By Sharay Angulo
MEXICOCITY (Reuters) – Tax incentives in Mexico designed to lure investment to poorer areas should be maintained, the head of ArcelorMittal’s Mexican unit said in an interview, despite the new president’s suggestion that the policy should not be renewed.
ArcelorMittal’s chief executive in Mexico Victor Cairo said late on Thursday that the firm’s pledge to invest $1 billion over three years in its operations in the Pacific coast port of Lazaro Cardenas would be maintained for now.
He declined to speculate on what might happen to the project, which is nearly 70% completed, if the Special Economic Zone tax breaks were eliminated.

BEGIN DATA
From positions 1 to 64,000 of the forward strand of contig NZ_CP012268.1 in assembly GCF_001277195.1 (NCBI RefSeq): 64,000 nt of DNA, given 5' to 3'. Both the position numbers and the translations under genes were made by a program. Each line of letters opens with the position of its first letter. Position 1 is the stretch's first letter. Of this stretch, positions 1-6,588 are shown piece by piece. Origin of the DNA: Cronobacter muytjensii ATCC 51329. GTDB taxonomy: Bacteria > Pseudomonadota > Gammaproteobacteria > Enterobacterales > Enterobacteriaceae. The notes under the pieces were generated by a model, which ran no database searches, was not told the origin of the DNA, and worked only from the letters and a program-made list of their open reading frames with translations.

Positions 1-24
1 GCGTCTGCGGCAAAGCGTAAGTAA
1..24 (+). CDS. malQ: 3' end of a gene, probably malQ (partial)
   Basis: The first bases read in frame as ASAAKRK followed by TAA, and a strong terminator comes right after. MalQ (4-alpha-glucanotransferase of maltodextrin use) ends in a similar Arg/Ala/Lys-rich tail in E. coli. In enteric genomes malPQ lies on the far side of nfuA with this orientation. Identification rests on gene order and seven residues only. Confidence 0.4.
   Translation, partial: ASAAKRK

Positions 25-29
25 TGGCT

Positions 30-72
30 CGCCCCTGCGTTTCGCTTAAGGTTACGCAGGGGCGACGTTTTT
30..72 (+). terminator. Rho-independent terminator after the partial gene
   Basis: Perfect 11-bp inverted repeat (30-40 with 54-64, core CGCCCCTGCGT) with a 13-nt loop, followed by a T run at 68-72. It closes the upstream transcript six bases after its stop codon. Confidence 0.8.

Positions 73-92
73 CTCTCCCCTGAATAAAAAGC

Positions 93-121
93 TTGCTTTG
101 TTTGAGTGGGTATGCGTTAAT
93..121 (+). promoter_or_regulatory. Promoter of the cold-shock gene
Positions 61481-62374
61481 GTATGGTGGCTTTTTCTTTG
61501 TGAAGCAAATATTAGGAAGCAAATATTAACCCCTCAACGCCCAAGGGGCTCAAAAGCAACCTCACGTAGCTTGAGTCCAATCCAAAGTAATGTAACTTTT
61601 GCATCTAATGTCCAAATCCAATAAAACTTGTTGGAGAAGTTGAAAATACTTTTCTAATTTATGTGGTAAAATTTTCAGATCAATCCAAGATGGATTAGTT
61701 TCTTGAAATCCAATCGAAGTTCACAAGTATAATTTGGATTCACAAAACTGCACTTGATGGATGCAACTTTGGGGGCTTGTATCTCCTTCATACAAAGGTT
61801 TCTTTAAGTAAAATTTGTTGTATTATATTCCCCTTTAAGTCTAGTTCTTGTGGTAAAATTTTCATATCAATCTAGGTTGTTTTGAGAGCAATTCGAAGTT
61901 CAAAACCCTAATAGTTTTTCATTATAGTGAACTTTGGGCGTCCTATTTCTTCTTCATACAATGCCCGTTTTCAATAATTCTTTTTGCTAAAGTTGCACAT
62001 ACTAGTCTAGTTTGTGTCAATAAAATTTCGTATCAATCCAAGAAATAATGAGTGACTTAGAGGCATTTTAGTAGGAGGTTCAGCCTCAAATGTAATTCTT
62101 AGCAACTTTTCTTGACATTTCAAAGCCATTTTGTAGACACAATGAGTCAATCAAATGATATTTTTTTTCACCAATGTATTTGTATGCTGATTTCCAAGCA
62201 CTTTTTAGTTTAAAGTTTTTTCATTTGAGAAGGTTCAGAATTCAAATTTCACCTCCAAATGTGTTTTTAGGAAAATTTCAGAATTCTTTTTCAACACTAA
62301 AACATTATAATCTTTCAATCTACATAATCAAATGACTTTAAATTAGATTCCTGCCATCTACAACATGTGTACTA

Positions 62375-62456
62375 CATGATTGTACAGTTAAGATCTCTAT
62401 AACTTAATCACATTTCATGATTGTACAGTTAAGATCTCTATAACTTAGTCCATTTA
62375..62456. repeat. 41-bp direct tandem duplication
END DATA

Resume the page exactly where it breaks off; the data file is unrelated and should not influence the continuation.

ArcelorMittal’s project includes the construction of a hot roll mill, a blast furnace modernization and mining investment adjustments to better supply the automotive and construction industries among others, said Cairo.
The Luxembourg-based company, the world’s largest steelmaker, is responsible for about 6% of global steel output.
Mexican President Andres Manuel Lopez Obrador has threatened to stop a 10-year extension of the tax breaks, arguing last month that they have not worked.
“The fear is that we made the commitment based on the law and we believe that it is a very good thing for the south,” said Cairo, referring to Mexico’s historically poorer southern states.
Cairo said he believes projects like ArcelorMittal’s that were undertaken with the tax breaks in mind should continue to get tax relief.
The executive said the steelmaker expects to produce about 4 million tonnes of liquid steel in Mexico this year and another 5.3 million tonnes in 2020.
(Reporting by Sharay Angulo; Writing by David Alire Garcia; Editing by Andrea Ricci)